TULSA, Okla. -- Maya Moore scored 26 points -- two shy of her career-high -- and Minnesota beat the winless Tulsa Shock 93-73 on Saturday night as the Lynx tied the WNBA record with their ninth straight win to open the season.
The Lynx (9-0) matched the 2001 and 2003 Los Angeles Sparks for most victories to start a season.
Moore, the league's reigning rookie of the year, scored 14 points in the third quarter when the Lynx pulled away to a 70-58 lead.
Minnesota coach Cheryl Reeve said Moore keyed the 26-16 run that allowed the defending WNBA champions to take control.
"This was a fun game for Maya, she was poised and yet she was aggressive," Reeve said. "She took some tough shots, missed some easy ones, made some tough ones. All-in-all, she hit some timely shots for us in the third quarter when we really needed her."
Monica Wright scored 18 points for Minnesota, while Rebekkah Brunson added 15 and Taj McWilliams-Franklin had 11.
Moore, who was 9-of-19 from the field, deflected the attention to her teammates.
"We had 23 assists on 34 field goals," Moore said. "Lindsay Whalen was phenomenal with 10 assists. We really shared the ball well."
Jennifer Lacy had 15 points, all in the first half, for the Shock (0-8), while Temeka Johnson scored 14 points and Karima Christmas added 11.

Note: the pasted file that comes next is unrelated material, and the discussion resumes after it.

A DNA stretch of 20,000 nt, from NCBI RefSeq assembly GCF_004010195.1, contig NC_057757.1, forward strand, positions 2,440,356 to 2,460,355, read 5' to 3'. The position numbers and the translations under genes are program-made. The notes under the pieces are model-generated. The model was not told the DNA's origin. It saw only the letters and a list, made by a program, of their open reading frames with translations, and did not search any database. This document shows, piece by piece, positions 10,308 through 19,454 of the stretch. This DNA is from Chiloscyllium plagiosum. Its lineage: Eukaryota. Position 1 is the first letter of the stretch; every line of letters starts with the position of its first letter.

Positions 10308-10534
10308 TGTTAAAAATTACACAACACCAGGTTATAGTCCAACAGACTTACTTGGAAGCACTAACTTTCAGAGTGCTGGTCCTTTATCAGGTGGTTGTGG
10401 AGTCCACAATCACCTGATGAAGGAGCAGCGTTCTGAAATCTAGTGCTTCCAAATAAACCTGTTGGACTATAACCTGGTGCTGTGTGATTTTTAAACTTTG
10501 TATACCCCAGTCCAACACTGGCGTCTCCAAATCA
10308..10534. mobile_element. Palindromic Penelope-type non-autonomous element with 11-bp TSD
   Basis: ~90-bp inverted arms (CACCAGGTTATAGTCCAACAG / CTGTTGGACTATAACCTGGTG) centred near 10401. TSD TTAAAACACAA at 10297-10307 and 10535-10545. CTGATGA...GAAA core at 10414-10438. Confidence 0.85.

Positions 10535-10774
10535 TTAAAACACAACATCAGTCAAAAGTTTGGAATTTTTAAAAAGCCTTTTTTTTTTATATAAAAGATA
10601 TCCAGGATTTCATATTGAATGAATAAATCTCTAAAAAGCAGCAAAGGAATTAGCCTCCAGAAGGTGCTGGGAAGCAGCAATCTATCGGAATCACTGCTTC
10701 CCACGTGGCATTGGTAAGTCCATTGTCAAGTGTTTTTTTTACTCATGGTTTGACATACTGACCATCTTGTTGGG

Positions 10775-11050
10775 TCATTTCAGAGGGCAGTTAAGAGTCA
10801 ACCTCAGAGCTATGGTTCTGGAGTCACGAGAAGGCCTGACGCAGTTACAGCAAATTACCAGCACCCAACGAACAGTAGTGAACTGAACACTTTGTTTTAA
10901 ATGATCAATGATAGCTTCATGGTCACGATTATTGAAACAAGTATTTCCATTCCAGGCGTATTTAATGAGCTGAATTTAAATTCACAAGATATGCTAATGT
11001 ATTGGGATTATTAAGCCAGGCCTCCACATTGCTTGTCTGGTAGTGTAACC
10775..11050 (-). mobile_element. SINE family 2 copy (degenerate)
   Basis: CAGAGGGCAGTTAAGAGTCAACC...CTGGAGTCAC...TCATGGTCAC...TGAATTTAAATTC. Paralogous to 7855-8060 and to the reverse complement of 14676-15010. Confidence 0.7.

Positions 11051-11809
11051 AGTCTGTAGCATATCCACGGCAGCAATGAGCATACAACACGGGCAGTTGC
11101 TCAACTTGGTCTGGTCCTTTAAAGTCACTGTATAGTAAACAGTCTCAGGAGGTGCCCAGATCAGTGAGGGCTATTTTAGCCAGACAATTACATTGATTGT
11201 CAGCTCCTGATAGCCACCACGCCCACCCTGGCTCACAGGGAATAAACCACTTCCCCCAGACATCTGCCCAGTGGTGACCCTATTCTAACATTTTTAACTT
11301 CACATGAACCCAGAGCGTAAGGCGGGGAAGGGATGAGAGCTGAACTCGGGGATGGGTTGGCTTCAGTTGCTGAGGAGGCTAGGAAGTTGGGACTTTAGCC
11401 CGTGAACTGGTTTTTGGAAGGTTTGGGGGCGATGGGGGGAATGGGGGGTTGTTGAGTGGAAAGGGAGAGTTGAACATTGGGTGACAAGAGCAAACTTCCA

"Tulsa had our full attention. There was no talk that this was a winless team," Reeve said. "They've been in most of their games and had a chance to win at least a couple of games. So, they had our full attention. It wasn't a surprise to us that they held tough in the first half."
Lacy, who made four 3-pointers in the first half, missed all three of her shots in the second.
"She got off for some 3-pointers and at halftime we talked about forcing her out of her comfort zone," Reeve said.
The Lynx got going in the second half.
"When we put up the numbers we did tonight, it's good," said Moore, who will represent the U.S. in the Olympics. "It's going to be a long summer and I'm trying to pace myself.
"I'm just trying to grow and learn and compete," she said. "At this level, your mistakes are magnified. Everyone is bigger, stronger, faster in the WNBA than in college. Every day is a learning experience. I'm just trying to become the player I know I can be in this league."
Shock coach Gary Kloppenburg said he enjoys watching Moore play.
"She's a winner. She just makes everything look easy. She has that pace about her," he said. "If she wasn't doing it against my team, I might enjoy it a little more."